As a member of the national team for over 10 years, Sasha represented Canada at the Olympic Games in 2008 and 2012. The highlight of his career remains his 7th place at the 2007 Senior World Championships in Brazil. He has medalled at numerous high-level events. After competing in the 2013 Senior World Championships, Sasha retired from the national team to become the junior team coach. In April 2015, he became the women’s team assistant coach. In October 2019, his role changed again, this time to become the senior national team coach.
9th at the Barcelona Olympic Games, Jean-Pierre was a member of the Canadian National Team for over 10 years. He was head coach of the junior national team from 2001 to 2009, and he headed a judo club in New Brunswick and was the provincial team coach from 2009 to 2015.
Alexandre started judo at the age of 6 at the judo club in Varennes. From an early age, Alexandre took part in several Canadian championships. He became a member of the national team at the age of 20, leading him, a few years later, to compete in the London Olympic Games in 2012. Since January 2017, Alexandre has joined the national team as a coach for athletes under the age of 18 who attend the Judo Canada National Training Center (NTC) in Montreal on a part-time basis. His role then evolved to include all young athletes training at the NTC.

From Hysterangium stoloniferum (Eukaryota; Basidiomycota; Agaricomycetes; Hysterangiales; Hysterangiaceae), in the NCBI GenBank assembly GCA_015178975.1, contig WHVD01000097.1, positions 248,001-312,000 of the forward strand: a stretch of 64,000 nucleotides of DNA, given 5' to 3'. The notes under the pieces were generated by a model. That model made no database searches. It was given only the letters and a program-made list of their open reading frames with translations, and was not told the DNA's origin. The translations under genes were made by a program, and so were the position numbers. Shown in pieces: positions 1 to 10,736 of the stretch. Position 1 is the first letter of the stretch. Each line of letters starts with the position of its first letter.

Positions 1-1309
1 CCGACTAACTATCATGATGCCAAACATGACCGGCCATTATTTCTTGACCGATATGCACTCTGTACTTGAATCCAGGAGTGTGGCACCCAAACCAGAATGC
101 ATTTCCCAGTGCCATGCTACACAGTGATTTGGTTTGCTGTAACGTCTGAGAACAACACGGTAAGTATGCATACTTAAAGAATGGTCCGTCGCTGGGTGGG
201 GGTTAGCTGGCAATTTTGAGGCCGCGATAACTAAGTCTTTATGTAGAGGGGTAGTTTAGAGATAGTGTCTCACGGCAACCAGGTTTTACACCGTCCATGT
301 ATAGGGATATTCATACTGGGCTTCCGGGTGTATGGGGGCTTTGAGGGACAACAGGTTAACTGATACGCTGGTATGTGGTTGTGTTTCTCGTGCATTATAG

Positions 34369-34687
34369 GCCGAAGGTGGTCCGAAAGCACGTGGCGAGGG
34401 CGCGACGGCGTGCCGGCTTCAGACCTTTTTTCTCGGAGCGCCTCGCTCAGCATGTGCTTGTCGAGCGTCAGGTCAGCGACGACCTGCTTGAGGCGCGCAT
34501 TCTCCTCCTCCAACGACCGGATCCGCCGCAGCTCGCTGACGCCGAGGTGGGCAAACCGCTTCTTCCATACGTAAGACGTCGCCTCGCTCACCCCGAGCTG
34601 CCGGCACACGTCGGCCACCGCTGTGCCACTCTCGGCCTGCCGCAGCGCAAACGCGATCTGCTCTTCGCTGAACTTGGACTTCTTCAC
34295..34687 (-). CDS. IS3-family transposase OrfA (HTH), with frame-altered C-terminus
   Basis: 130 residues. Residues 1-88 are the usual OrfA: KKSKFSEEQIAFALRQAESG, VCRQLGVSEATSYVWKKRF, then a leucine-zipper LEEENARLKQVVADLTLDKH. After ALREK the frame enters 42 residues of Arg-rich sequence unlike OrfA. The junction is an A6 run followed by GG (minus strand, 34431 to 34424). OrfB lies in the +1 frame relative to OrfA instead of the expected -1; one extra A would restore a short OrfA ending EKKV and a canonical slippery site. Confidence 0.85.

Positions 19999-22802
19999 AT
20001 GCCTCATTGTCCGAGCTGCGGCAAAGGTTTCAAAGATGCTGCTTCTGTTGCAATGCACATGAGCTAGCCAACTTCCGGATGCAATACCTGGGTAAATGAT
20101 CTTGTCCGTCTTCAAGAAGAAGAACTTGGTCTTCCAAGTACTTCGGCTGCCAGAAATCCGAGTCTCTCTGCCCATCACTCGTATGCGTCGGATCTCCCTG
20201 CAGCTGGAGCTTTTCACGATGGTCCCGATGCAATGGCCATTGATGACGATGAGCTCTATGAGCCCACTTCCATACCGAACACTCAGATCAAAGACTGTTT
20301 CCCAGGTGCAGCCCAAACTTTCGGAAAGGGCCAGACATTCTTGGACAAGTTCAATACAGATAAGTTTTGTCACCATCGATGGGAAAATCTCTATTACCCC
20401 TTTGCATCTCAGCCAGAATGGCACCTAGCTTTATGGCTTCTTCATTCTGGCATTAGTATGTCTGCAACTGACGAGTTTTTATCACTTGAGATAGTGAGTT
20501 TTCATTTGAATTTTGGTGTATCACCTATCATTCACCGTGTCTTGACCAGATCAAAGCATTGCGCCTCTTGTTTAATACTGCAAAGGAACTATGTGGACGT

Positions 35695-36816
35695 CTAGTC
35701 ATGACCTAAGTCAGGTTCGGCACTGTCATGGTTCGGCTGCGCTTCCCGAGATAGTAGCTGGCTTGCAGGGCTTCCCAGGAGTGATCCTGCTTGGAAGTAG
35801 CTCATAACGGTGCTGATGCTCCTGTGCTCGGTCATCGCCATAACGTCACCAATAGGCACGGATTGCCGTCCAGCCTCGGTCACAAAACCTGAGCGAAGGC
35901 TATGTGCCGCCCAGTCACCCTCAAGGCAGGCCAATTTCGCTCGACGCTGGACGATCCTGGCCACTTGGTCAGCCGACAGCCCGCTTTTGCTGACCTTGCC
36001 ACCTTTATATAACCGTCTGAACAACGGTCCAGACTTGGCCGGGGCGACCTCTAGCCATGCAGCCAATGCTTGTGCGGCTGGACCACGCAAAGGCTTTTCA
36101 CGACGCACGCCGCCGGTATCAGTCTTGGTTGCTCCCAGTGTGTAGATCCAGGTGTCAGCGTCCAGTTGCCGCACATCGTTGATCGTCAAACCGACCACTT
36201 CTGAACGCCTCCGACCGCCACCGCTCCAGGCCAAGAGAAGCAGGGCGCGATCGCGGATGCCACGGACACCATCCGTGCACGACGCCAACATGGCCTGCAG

Janusz is of Polish origins and stood on several World podium. He has won two Olympic and three World Championships medals. Janusz has been the head coach in several judo clubs and federations since 1991. In 1996, he coached three Italian athletes at the Atlanta Olympic Games. From 1997 to 1999, he was the head coach of the Polish team, and two of his athletes were selected to compete at the Sidney Olympic Games. He was the head coach of the Bezigrad judo club in Slovenia from 2000 to 2004, and head coach of the Club Centro Ginnastico Torino in Italia from 2004 until his arrival in Canada.
Tiffany joined the Canadian Judo National Team in November 2016. She came to us from the Institut National du Sport du Québec, where she worked with the National Short Track Speed Skating program for several years, building up extensive experience in high-performance sports physiotherapy. She has also worked as head therapist for the McGill Women’s Rugby and Rugby Québec teams. Tiffany holds a Degree in Physiotherapy from McGill University, as well as a master’s degree in Human Nutrition. A passionate athlete and a former rugby and basketball player herself, Tiffany has always enjoyed working with athletes, and has volunteered her skills with several amateur sports teams, as well as during large events such as the Pan Am Games.